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# 2.1 conditional statements

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### 2.1 conditional statements

1. 1. 2.1 Conditional Statements Mrs. Stelter Geometry Fall 2010
2. 2. Standards/Objectives: <ul><li>Students will learn and apply geometric concepts. </li></ul><ul><li>Objectives: </li></ul><ul><ul><li>Recognize and analyze a conditional statement </li></ul></ul><ul><ul><li>Write postulates about points, lines, and planes using conditional statements. </li></ul></ul>
3. 3. Conditional Statement <ul><li>A logical statement with 2 parts </li></ul><ul><li>2 parts are called the hypothesis & conclusion </li></ul><ul><li>Can be written in “if-then” form; such as, “If…, then…” </li></ul>
4. 4. Conditional Statement <ul><li>Hypothesis is the part after the word “If” </li></ul><ul><li>Conclusion is the part after the word “then” </li></ul>
5. 5. Ex: Underline the hypothesis & circle the conclusion. <ul><li>If you are a brunette, then you have brown hair. </li></ul><ul><li> hypothesis conclusion </li></ul>
6. 6. Ex: Rewrite the statement in “if-then” form <ul><li>Vertical angles are congruent. </li></ul><ul><li>If there are 2 vertical angles, then they are congruent. </li></ul><ul><li>If 2 angles are vertical, then they are congruent. </li></ul>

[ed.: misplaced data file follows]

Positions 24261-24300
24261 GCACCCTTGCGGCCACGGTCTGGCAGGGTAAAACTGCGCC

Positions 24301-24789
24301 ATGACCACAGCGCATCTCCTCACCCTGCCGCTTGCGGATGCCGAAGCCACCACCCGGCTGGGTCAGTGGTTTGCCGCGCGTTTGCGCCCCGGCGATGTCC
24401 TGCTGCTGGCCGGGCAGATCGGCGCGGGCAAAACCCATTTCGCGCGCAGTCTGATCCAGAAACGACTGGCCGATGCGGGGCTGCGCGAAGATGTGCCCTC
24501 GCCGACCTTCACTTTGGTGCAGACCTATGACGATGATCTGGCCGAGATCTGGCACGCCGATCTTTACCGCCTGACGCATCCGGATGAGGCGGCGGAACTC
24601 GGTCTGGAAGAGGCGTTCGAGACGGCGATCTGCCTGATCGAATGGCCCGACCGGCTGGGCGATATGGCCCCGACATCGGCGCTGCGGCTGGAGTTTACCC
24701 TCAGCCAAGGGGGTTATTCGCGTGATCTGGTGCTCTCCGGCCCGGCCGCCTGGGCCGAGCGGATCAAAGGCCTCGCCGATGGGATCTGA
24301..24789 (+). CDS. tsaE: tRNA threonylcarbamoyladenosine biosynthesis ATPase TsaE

7. 7. Ex: Rewrite the statement in “if-then” form <ul><li>An object weighs one ton if it weighs 2000 lbs. </li></ul><ul><li>If an object weighs 2000 lbs, then it weighs one ton. </li></ul>
8. 8. Counterexample <ul><li>Used to show a conditional statement is false. </li></ul><ul><li>It must keep the hypothesis true, but the conclusion false! </li></ul><ul><li>It must keep the hypothesis true, but the conclusion false! </li></ul><ul><li>It must keep the hypothesis true, but the conclusion false! </li></ul>
9. 9. Ex: Find a counterexample to prove the statement is false. <ul><li>If x 2 =81, then x must equal 9. </li></ul><ul><li>counterexample: x could be -9 </li></ul><ul><li>because (-9) 2 =81, but x ≠9. </li></ul>
10. 10. Venn Diagrams Dogs labs If it is a lab, then it is a dog Michigan Detroit If you live in Detroit, then you live in Michigan
11. 11. Negation <ul><li>Writing the opposite of a statement. </li></ul><ul><li>Ex : negate x=3 </li></ul><ul><li>x ≠3 </li></ul><ul><li>Ex : negate t>5 </li></ul><ul><li>t 5 </li></ul>
12. 12. Converse <ul><li>Switch the hypothesis & conclusion parts of a conditional statement. </li></ul><ul><li>Ex: Write the converse of “If you are a brunette, then you have brown hair.” </li></ul><ul><li>If you have brown hair, then you are a brunette. </li></ul>
13. 13. Inverse <ul><li>Negate the hypothesis & conclusion of a conditional statement. </li></ul><ul><li>Ex : Write the inverse of “If you are a brunette, then you have brown hair.” </li></ul><ul><li>If you are not a brunette, then you do not have brown hair. </li></ul>
14. 14. Contrapositive <ul><li>Negate, then switch the hypothesis & conclusion of a conditional statement. </li></ul><ul><li>Ex : Write the contrapositive of “If you are a brunette, then you have brown hair.” </li></ul><ul><li>If you do not have brown hair, then you are not a brunette. </li></ul>
15. 15. The original conditional statement & its contrapositive will always have the same meaning. The converse & inverse of a conditional statement will always have the same meaning.
16. 16. Assignment: <ul><li>Pp. 83 (2-34) </li></ul><ul><li>Pp. 85 (54-58) </li></ul>